The secret to idiot proofing your martial art lies in learning Pressure Point Techniques.
Among the most important elements of the traditional martial arts are the uke waza, or “counter-techniques.” Each is constructed from two main motions: The first is typically regarded as the preparatory, or “setting” movement, and the second is viewed as the technique proper.
Consider, for example, the one alled shuto uke, or “knifehand counter.” (Note: There are two common versions of shuto uke which end in the same manner, but they’re different in the first portion. Although this article examines only one of the two methods, the principles described apply to the other version as well.) The method of performing the move is to chop back with both hands in a unified action. Then the hands swing forward into the final posture, with the rear oone locked against the torso and the lead one chopping outward.
In the average martial arts class. shuto uke techniques are applied as blocks against punches. A pseudo-attacker assumes a preparatory posture, standing eight or more feet away. Then on command, he lunges forward with a deep step-punch (oi zuki) aimed at your midsection, usually while uttering a ferocious kiai. You step back while performing the first portion of shuto uke, then complete the technique by chopping at his wrist with a blocking action.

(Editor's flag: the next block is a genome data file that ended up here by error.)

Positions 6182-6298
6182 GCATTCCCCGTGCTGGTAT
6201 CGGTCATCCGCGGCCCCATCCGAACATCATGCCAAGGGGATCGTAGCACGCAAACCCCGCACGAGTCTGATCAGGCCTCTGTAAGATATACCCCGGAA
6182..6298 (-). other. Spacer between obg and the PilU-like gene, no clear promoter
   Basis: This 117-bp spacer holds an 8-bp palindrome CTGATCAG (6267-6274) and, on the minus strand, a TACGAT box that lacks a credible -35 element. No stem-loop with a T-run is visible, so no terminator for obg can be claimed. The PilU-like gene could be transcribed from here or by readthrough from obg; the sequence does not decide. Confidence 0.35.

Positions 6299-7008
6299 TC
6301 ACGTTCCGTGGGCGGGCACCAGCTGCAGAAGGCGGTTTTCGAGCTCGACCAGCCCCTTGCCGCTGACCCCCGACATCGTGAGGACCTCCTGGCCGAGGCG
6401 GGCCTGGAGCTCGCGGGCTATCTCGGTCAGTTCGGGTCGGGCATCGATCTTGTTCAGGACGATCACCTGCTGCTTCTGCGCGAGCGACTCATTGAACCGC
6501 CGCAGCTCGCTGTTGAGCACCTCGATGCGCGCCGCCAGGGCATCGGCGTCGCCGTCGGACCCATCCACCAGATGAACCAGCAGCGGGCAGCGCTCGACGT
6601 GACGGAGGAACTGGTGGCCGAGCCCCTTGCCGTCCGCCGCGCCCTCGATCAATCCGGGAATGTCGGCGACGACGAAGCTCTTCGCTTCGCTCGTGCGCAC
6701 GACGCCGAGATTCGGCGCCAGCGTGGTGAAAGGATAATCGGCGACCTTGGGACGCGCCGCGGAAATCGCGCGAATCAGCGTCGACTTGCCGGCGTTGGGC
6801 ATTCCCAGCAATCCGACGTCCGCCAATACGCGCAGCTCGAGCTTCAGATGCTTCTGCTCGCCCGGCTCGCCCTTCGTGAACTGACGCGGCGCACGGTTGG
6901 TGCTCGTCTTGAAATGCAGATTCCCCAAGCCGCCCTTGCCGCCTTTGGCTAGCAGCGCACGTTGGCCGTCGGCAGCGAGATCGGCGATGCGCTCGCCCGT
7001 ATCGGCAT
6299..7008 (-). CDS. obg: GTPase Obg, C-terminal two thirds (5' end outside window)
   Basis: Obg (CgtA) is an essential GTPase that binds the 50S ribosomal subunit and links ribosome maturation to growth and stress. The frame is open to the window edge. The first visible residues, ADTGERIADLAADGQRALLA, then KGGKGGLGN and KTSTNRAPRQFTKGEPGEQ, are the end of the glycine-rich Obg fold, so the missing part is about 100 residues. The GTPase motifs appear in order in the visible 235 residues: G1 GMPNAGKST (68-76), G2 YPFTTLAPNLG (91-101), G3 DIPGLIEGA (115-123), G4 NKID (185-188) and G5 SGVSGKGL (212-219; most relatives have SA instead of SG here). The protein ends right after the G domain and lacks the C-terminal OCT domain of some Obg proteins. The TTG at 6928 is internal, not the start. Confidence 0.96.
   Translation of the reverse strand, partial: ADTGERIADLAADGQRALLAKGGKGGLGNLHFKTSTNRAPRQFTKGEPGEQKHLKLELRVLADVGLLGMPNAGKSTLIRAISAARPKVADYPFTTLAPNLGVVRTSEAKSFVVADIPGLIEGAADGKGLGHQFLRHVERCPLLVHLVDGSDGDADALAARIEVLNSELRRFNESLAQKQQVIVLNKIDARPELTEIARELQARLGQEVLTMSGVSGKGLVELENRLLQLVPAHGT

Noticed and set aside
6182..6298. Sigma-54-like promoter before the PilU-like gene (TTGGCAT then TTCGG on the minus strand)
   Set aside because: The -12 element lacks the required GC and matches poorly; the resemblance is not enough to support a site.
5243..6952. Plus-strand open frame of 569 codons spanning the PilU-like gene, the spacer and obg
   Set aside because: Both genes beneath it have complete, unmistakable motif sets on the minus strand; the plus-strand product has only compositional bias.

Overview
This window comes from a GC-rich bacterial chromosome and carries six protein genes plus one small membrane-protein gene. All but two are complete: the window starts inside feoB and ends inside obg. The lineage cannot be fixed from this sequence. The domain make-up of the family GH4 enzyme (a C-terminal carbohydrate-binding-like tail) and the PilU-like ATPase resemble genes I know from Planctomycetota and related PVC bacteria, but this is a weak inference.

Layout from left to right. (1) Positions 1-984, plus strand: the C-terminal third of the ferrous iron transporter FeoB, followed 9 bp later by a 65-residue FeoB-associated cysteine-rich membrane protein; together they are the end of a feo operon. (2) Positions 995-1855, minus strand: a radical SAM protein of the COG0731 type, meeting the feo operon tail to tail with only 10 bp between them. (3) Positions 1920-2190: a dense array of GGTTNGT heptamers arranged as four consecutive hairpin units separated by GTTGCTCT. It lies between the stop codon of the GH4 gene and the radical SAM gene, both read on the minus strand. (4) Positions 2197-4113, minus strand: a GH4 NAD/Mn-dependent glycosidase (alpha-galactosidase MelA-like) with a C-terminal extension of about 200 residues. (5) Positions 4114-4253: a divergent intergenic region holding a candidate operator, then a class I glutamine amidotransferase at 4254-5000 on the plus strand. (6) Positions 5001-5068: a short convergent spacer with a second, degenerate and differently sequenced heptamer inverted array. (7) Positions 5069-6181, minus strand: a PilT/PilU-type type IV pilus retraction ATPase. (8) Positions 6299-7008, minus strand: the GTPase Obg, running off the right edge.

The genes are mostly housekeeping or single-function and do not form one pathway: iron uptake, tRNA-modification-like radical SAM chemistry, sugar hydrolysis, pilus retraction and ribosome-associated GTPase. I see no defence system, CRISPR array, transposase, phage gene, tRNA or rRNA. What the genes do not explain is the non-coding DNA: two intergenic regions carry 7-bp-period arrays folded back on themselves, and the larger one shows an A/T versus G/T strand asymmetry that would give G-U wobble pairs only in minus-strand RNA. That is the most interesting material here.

The useless of this interpretation is obvious to anyone who’s willing to look honestly at the scenario.
For starters, the attacker uses a method of assault no one would ever use. To explain away this inconsistency, instructors sometimes tell you the attack is “traditional” and reflects the way people fought centuries past. But one glance at the history of combat reveals that people fought in centuries past the same way they fight today. The only factors that influence fighting methodology from one place to another or one time to another have to do with the requirements of certain weapons, characteristics of unusual environment and the occasional cultural definition of “fair fighting” that proscribes certain targets and imposes rules of engagement. But there’s no setting or environment in which a step-punch is a meaningful way to initiate a fight.